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Dead Zone Activities


Results 1 - 10 of 11 matches

History of the Gulf of Mexico "Dead" Zone
Martin Farley, University of North Carolina at Pembroke
Student analysis of the last 1000 years of the Gulf of Mexico hypoxia zone (informally "dead" zone) by using relative abundance of low-oxygen tolerant benthic foraminifera. In this example of ...

Unit 6.2 - Biogeochemical Examples
Adam Hoffman, University of Dubuque
In this week-long unit students will explore Critical Zone function and dynamics as they relate to nutrient cycling in agricultural systems and nutrient pollution into aquatic systems. This unit is generally ...

Anoxic Events - Instructor's Guide | Data Explorations
This exercise is a case study that, if used in full, takes students through the entire learning cycle from invitation to reflection as applied to a dead zone on the Oregon continental shelf. Pieces of the exercise ...

Module 4: Food and Water
Gigi Richard, Fort Lewis College
In this module, students will be introduced to the connections between water and agriculture. The first part of the module (4.1) explores how water is essential for growing food and how water is embedded in all of ...

Lake Metabolism Module
Cayelan Carey, Virginia Polytechnic Institute and State Univ
Different lakes exhibit a range of catchment sizes, morphometry, and land use that contribute to differences in lake function. These functional differences mean that lakes vary in ecosystem services such as habitat ...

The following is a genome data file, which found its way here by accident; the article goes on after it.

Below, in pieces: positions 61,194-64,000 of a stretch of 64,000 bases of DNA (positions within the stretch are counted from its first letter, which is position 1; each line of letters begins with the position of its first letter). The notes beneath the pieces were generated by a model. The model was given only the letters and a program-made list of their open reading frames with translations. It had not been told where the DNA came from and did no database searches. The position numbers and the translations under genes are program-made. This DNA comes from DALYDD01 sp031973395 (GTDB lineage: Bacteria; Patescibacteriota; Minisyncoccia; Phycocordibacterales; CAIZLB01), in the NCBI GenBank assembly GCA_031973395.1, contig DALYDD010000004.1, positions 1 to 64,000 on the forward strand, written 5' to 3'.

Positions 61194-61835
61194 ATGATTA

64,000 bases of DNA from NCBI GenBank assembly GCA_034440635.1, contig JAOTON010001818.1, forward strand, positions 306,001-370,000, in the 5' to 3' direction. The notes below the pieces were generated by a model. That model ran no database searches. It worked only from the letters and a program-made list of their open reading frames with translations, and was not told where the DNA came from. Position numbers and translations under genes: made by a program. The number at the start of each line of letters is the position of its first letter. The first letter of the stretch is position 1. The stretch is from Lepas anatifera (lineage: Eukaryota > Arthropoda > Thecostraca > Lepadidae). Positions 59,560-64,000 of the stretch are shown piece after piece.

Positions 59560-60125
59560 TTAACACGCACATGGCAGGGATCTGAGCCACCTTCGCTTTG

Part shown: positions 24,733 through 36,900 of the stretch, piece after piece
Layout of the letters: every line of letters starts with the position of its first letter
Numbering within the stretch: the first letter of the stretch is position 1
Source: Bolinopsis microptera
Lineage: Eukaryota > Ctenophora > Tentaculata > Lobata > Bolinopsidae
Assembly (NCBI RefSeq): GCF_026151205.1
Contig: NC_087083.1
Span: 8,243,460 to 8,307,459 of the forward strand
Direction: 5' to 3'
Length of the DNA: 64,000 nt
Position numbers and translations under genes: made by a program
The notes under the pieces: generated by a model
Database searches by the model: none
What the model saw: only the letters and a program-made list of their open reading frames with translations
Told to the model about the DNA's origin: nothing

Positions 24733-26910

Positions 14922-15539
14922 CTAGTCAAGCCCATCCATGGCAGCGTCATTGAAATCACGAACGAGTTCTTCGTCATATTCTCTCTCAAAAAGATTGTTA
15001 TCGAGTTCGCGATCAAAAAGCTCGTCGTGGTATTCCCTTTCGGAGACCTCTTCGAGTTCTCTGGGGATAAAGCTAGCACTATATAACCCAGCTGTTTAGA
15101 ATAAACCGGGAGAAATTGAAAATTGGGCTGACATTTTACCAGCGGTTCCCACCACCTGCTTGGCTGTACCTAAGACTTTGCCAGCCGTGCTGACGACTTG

Nutrient Loading Module
This module was initially developed by Castendyk, D.N., T. Meixner, and C.A. Gibson. 6 June 2015. Project EDDIE: Nutrient Loading. Project EDDIE Module 7, Version 1. Module development was supported by NSF DEB 1245707.
Estimating nutrient loads is a critical concept for students studying water quality in a variety of environmental settings. Many STEM/Environmental science students will be asked to assess the impacts of a proposed anthropogenic activities on human water resources and/or ecosystems as part of their future careers. This module engages students in exploring factors contributing to the actual loads of nitrogen that are transmitted down streams. Nitrogen is a key water quality contaminant contributing to surface water quality issues in fresh, salt, and estuarine environments. Students will utilize real-time nitrate data from the US Geological Survey to calculate nitrate loads for several locations and investigate the interplay of concentration and discharge that contributes to calculated loads.

Nutrient Monitoring in the Chesapeake Bay
Akinyele Oni and Niangoran Koissi; Morgan State University, Baltimore, Maryland
The Chesapeake Bay waters receive input from rivers and streams from areas of Washington D.C, Maryland, Delaware, Virginia, West Virginia, and some parts of New York and Pennsylvania. Historically, humongous ...

Nitrates and Phosphates and Algae, Oh My!
The lab activity described here was created by Erin Bardar and Sarah L. Hill of TERC for the EarthLabs project. Summary and Learning Objectives Human-induced nutrient loading of the world's oceans has been ...

Hypoxia in Coastal Marine Ecosystems
Annette Brickley (NES-LTER Education & Outreach Coordinator), Kathy Browne (Rider University), Gabi Smalley (Rider University)
Aquatic ecosystems are home to a complex intersection of physical and biological factors and an intersection of natural and anthropogenic factors. In the Chesapeake Bay, low oxygen events have occurred periodically ...

Nutrient Pollution in the Mississippi River
Nicole Hill, Bentley University
Students are introduced to the fundamentals of nutrient cycling (specifically, nitrogen and phosphorus cycling) along with the wicked problems of eutrophication, oxygen depletion, and the development of dead zones. ...